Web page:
OTTAWA, Oct. 24 /CNW Telbec/ - Men can suffer from Osteoporosis, but it
is often missed because it is considered less probable than in women. Michael,
an active Ottawa resident remembers when he was finally diagnosed, "It took a
long time for my diagnosis to be confirmed and when I was first diagnosed with
Osteopenia, the early stages of Osteoporosis, I didn't realize how much I'd
have to change my lifestyle, and I found it frustrating."
Having retired from a desk job, Michael wasn't about to be shackled to
one place for any serious length of time. Combining his enjoyment of being
with others and taking to the open road, he volunteered as a driver for both a
retirement residence, and a community service agency for nine years. One
spring afternoon in 2004, lifting a walker out of his van, the snap, which he
initially thought a sprain, ended-up with Michael sleeping in a reclining
His visit to his doctor, and x-rays didn't indicate skeletal causes for
the injury, and his earlier bone density scan had indicated only a mildly
reduced level of density compared to his young adult years. While the results
met World Health Organization criteria for osteopenia, his test results were
not in the range for increased risk of fracture.
"When I recovered from that first break, I decided to head out on another
road trip," he notes. "I lifted our bicycles into the car and injured myself
once again. I was surprised and a little frustrated because I didn't think
that I could be suffering from Osteoporosis. My bone density had once again
decreased, but not enough to be considered a true sufferer."
He once again aggravated his lower back by riding in the stern of a speed
boat bouncing over two foot waves, and following several more fractures
Michael wanted to make some changes.
"I decided that if I ever wanted to enjoy this activity again, I would
have to take control of the situation making sure it was clear to others that
this was no longer a mere inconvenience, but something that required my
serious attention. After one more try with exercise and physiotherapy, I was
finally diagnosed with severe Osteoporosis."
After attending an Osteoporosis Canada Ottawa Chapter information
session, Michael met Catherine Morisset, a professional fitness trainer and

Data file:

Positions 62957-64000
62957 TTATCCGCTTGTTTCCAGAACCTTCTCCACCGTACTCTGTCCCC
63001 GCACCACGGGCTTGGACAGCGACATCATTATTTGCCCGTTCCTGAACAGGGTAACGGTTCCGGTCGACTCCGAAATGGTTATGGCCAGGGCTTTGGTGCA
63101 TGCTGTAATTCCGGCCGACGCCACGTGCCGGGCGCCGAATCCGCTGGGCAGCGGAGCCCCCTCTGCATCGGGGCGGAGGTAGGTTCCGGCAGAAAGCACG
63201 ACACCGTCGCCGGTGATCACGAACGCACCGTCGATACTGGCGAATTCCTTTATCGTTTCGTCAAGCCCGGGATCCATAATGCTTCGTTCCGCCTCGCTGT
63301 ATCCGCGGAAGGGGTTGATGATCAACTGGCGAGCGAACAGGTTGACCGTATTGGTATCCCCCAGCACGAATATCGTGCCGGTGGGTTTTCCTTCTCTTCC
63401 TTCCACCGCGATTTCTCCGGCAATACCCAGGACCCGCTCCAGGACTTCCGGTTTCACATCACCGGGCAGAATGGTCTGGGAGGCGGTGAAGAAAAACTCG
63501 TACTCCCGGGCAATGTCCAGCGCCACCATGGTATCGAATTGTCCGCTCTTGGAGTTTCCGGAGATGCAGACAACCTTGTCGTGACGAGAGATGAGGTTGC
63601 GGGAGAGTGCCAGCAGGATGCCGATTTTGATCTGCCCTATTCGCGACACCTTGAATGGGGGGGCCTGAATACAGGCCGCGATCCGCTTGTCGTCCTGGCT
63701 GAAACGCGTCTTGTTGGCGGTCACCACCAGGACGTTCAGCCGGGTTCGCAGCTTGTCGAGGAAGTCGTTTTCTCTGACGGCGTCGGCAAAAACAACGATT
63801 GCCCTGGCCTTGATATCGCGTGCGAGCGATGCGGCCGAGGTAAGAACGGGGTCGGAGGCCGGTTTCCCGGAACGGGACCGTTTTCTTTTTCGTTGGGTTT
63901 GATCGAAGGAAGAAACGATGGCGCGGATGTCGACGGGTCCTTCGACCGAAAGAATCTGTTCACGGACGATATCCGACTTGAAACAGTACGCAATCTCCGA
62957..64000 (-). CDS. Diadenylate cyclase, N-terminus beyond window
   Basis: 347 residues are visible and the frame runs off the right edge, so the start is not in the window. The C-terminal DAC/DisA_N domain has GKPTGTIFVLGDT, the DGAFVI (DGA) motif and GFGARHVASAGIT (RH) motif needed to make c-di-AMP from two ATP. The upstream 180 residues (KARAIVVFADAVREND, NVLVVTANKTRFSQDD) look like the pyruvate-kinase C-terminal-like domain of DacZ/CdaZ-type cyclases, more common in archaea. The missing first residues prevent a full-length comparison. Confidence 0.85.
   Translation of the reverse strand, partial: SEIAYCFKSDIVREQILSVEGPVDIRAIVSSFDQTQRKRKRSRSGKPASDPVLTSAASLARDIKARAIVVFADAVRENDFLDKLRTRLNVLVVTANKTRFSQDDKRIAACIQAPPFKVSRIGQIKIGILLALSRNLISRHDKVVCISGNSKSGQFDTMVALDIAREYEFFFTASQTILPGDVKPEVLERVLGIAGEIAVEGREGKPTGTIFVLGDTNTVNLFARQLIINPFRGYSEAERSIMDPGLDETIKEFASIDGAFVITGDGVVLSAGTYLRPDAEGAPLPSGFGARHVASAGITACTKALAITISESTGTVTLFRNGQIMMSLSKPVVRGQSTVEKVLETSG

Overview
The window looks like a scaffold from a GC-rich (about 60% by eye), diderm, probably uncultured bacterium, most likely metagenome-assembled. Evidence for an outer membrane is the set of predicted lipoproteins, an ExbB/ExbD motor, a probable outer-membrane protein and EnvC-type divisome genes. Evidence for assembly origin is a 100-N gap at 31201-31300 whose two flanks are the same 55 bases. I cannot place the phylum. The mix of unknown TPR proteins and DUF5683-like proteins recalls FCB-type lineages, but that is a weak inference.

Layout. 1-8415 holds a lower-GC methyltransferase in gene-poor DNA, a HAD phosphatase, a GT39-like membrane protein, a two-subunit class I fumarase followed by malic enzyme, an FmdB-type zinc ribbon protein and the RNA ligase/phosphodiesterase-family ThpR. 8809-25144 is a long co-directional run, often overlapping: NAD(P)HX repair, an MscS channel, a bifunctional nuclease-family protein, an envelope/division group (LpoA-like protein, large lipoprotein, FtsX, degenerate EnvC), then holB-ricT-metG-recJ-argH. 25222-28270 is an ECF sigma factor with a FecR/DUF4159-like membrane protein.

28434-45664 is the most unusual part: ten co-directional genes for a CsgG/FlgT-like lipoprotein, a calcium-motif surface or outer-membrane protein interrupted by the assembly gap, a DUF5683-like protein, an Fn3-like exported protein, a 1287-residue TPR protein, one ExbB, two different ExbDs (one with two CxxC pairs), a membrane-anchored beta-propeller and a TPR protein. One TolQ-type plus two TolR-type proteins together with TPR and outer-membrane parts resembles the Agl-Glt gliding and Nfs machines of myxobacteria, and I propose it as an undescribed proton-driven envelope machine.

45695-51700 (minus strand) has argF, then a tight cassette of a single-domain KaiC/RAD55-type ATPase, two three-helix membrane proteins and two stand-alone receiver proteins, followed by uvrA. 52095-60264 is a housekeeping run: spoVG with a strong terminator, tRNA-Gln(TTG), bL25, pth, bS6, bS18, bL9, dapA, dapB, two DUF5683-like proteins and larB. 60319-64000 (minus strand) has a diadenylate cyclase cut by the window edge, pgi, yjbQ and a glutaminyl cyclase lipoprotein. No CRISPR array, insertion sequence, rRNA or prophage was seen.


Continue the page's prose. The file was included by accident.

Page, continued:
lifestyle consultant, whom he touts as a turning point in his life: "I had
finally found a professional who was knowledgeable, experienced, patient but
persistent, who could set me on a path of self-help through proper nutrition
While the results were slow, they certainly were visible, he notes: "In
one year I went from hardly being able to walk for even a few minutes to
20 minutes or more, from picking up most items with grippers to being able to
bend down again, from being lethargic to improved energy, from yelping "ouch"
at every bump the car hit to no "ouch" at all! Another clear and staggering
difference was my 1 inch height increase just from improved posture."
Michael's situation is classic in that many men, and women affected by
early stage bone deterioration find it difficult to understand the gravity of
the situation and are often left with only guidelines about how to care for
themselves and this condition. Active people are hesitant to give up their
daily activities, like shopping, laundry, gardening and housework.
As he did last year, Michael is planning on attending Osteoporosis
Canada's Bone China Tea, Sunday, November 4, 2007 at the Tudor Hall in Ottawa.
In addition to Dairy Farmers of Canada, local supporters of the Bone China Tea
include the Retirement Residences Group, Rogers Television,, Eli Lilly, Amgen,
GlaxoSmithKline, Zelos Therapeutics Inc., Actonel Alliance, the Ottawa SUN,
CNW Group and AlaVida Lifstyles.
For more information contact the Ottawa Chapter of Osteoporosis Canada at
613-729-8489 or email@example.com.
About Osteoporosis Canada
Osteoporosis Canada, a registered charity, is the only national
organization serving people who have, or are at risk for, osteoporosis. The
organization works to educate, empower and support individuals and communities
in the prevention and treatment of osteoporosis by providing medically
accurate information to patients, health professionals and the public.
1.4 million Canadians suffer from osteoporosis. One in four women and at
least one in eight men over the age of 50 has osteoporosis. However, the
disease can strike at any age. The cost of treating osteoporosis and the
fractures it causes is estimated to be $1.3 billion each year in Canada alone.
Long term, hospital and chronic care account for the majority of these costs.
A national voluntary Board of Directors governs the organization. A
53-member Scientific Advisory Council made up of medical and scientific
experts from across the country provides guidance in all medical matters. For
more information visit the Osteoporosis Canada website at www.osetoporosis.ca.
For further information:
For further information: Kate Murchison, Chair, Communications,
Osteoporosis Canada, Ottawa Chapter, (613) 591-6040 x1415,